A student raised a hand in class and asked, “Why is this dorm named after Alexander Graham Bell?” On a deaf campus, this was a loaded question. Bell was an oralist, opposed to sign language. He was a eugenicist, opposed to deaf marriages. Indeed, the more I thought about it, the better this question got. Why did the school name a dorm after him? Unfortunately, I hadn't the foggiest idea. With apologies to that student, I offer this article as a belated answer.
Chasing Aleck: The Story of a Dorm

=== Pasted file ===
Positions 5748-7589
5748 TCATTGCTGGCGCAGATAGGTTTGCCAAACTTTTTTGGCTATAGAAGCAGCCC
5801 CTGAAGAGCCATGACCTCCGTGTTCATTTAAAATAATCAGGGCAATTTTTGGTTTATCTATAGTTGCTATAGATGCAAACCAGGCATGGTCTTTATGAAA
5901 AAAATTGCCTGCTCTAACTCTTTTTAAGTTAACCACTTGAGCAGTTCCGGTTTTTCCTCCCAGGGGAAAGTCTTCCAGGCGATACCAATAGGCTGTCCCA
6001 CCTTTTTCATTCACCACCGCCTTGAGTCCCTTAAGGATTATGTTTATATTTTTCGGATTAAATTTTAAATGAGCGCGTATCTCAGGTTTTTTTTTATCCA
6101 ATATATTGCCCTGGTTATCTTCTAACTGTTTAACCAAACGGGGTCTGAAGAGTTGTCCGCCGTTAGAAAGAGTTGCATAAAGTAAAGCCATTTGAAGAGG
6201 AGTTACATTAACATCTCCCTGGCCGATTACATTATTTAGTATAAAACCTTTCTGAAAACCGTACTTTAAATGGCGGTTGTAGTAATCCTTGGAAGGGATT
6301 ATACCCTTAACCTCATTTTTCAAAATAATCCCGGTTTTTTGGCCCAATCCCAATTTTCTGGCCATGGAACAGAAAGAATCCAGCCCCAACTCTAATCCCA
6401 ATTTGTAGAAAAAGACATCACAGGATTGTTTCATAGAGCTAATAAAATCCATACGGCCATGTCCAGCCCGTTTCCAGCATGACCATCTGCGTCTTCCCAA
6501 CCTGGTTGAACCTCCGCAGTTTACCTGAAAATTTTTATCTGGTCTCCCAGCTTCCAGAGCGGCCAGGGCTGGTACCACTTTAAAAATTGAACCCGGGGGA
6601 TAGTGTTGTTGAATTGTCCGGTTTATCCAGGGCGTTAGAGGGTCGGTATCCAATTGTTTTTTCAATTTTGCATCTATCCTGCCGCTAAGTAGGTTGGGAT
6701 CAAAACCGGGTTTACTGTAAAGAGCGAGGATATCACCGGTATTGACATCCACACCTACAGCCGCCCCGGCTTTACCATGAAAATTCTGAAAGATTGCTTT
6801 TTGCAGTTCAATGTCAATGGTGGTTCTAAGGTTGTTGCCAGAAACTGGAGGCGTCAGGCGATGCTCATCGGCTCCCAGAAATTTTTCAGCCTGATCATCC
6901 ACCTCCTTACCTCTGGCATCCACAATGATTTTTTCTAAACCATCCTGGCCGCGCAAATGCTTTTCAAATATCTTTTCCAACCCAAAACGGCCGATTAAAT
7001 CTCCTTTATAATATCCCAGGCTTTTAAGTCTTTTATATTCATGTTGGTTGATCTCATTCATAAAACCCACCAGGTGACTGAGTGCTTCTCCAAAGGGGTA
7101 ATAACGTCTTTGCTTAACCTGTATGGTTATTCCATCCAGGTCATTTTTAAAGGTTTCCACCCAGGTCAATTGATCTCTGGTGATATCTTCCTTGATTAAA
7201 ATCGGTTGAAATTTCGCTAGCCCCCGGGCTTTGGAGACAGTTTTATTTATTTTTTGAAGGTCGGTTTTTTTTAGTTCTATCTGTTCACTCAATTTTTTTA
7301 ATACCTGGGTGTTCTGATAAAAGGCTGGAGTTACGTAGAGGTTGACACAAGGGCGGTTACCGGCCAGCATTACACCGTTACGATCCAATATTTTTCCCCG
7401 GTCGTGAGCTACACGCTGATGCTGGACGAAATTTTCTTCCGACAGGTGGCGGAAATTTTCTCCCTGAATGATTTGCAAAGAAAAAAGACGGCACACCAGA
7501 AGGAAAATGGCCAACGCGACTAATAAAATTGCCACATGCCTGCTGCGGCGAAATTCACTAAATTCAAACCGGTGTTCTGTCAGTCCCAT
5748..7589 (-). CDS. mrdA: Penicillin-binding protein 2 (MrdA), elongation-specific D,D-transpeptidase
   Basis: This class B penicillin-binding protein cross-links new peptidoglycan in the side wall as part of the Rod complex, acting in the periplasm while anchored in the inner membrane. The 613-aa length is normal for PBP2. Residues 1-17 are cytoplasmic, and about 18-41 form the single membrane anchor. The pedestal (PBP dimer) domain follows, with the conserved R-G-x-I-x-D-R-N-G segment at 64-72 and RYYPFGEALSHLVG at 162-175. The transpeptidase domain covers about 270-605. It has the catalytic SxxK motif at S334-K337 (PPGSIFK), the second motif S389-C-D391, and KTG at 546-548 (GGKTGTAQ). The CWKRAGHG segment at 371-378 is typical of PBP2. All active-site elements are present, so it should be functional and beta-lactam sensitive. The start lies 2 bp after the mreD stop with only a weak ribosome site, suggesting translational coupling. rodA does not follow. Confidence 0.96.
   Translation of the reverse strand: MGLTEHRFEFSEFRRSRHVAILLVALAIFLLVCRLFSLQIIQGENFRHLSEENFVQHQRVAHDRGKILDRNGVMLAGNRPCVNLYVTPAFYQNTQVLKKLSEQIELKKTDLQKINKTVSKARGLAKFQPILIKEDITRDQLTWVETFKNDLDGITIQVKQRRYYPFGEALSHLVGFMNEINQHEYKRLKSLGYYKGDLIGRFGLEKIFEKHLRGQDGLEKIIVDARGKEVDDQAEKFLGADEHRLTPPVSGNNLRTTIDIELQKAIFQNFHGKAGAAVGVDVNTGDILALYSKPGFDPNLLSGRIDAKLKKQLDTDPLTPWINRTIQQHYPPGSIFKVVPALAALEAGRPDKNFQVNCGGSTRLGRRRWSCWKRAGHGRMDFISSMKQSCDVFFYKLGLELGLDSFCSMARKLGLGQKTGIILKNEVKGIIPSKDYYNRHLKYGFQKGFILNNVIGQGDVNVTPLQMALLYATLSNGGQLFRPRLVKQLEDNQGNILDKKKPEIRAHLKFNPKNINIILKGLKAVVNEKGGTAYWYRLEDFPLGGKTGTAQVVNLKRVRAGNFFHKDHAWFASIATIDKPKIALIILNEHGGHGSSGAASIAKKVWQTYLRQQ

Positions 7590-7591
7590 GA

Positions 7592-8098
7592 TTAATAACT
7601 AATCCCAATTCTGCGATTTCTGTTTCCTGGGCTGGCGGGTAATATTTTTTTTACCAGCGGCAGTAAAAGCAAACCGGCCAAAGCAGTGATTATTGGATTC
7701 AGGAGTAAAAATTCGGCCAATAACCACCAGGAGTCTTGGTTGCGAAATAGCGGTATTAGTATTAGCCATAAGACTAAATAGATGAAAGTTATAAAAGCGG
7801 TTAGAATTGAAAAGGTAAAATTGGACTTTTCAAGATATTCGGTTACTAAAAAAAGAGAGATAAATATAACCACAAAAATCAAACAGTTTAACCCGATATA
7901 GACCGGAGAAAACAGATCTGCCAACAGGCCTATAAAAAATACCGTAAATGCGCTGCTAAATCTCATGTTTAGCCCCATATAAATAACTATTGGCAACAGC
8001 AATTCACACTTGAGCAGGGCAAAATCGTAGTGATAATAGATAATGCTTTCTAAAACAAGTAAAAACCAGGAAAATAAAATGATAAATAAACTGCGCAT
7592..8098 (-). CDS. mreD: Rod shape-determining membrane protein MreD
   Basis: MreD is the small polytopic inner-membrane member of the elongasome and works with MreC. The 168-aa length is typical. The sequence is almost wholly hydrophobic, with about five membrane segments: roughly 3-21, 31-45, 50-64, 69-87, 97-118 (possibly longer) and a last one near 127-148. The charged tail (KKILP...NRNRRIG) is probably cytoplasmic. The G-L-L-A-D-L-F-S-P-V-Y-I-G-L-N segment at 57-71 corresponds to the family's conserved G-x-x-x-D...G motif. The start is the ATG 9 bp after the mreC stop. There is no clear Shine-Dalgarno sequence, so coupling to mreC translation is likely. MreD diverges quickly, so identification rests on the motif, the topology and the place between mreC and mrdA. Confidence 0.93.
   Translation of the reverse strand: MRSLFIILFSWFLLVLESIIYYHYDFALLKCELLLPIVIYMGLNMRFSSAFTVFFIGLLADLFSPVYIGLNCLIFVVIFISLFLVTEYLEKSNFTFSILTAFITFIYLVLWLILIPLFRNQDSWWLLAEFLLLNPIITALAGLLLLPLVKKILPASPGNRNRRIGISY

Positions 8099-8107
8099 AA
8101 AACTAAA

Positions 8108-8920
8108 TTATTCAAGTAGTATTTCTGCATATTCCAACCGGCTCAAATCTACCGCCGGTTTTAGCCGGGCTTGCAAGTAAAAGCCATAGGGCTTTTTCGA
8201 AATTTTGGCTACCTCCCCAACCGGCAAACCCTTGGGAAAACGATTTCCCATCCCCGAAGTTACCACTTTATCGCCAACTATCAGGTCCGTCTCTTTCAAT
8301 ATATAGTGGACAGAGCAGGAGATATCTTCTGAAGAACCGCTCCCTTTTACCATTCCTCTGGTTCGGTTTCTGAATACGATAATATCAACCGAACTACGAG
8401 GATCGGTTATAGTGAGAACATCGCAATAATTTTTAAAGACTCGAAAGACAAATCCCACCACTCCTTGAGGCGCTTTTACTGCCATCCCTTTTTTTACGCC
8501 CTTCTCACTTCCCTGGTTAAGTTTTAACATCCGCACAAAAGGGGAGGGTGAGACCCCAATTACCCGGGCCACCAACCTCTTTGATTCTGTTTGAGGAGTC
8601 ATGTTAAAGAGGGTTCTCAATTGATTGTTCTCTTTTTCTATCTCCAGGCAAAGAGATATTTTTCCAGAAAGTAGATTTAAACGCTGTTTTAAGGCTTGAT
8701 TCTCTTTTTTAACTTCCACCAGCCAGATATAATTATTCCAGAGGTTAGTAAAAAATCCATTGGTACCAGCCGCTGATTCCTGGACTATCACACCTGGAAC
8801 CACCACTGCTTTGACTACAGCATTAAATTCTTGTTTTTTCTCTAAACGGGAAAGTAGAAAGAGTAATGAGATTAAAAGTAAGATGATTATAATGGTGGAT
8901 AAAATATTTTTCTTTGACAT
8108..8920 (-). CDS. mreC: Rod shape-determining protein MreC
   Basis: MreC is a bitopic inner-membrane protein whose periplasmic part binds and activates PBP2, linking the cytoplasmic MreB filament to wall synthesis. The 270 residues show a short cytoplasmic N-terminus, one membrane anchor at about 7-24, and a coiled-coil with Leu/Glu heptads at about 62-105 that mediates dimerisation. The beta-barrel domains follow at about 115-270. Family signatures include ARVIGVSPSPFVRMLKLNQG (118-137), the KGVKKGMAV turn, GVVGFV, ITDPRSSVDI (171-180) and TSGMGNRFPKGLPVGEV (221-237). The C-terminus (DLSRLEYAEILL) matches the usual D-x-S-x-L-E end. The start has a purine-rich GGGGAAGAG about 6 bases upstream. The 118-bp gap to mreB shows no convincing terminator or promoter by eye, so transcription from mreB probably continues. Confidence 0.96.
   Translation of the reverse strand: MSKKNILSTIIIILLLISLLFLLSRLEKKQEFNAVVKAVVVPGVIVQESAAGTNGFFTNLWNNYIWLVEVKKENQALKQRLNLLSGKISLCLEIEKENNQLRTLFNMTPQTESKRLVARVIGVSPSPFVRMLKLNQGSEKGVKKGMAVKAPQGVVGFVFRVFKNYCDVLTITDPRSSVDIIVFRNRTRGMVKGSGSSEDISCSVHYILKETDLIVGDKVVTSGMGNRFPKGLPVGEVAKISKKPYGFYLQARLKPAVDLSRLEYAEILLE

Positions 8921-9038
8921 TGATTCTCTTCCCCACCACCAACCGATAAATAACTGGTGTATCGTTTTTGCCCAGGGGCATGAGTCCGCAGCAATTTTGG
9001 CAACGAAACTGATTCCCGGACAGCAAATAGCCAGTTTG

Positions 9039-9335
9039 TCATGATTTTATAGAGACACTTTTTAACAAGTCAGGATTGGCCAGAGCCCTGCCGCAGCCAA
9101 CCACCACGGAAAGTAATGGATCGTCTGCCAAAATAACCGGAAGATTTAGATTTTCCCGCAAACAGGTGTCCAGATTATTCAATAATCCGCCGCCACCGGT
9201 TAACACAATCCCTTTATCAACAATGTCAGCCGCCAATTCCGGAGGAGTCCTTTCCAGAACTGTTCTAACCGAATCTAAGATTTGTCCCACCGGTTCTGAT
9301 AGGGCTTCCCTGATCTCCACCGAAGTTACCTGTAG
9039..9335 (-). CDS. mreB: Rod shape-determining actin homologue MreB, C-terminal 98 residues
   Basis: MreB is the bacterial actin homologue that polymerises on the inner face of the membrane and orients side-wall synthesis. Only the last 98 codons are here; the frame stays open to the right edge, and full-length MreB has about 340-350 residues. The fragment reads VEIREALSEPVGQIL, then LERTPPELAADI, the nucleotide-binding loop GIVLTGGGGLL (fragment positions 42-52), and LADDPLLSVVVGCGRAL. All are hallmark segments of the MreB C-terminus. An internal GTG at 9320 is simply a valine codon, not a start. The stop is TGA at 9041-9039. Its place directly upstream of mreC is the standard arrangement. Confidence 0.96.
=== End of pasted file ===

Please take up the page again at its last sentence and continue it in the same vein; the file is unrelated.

R.A.R. Edwards is an associate professor of history at the Rochester Institute of Technology, where she teaches deaf history and disability history. She earned her Ph.D. from the University of Rochester, Rochester, New York, in 1997. Author of “Sound and Fury, Or Much Ado About Nothing? Cochlear Implants in Historical Perspective” (Journal of American History 92, no. 3 [December 2005], 892–920), she is now at work on a manuscript on nineteenth-century Deaf culture.
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R. A. R. EDWARDS; Chasing Aleck: The Story of a Dorm. The Public Historian 1 January 2007; 29 (3): 87–104. doi: https://doi.org/10.1525/tph.2007.29.3.87
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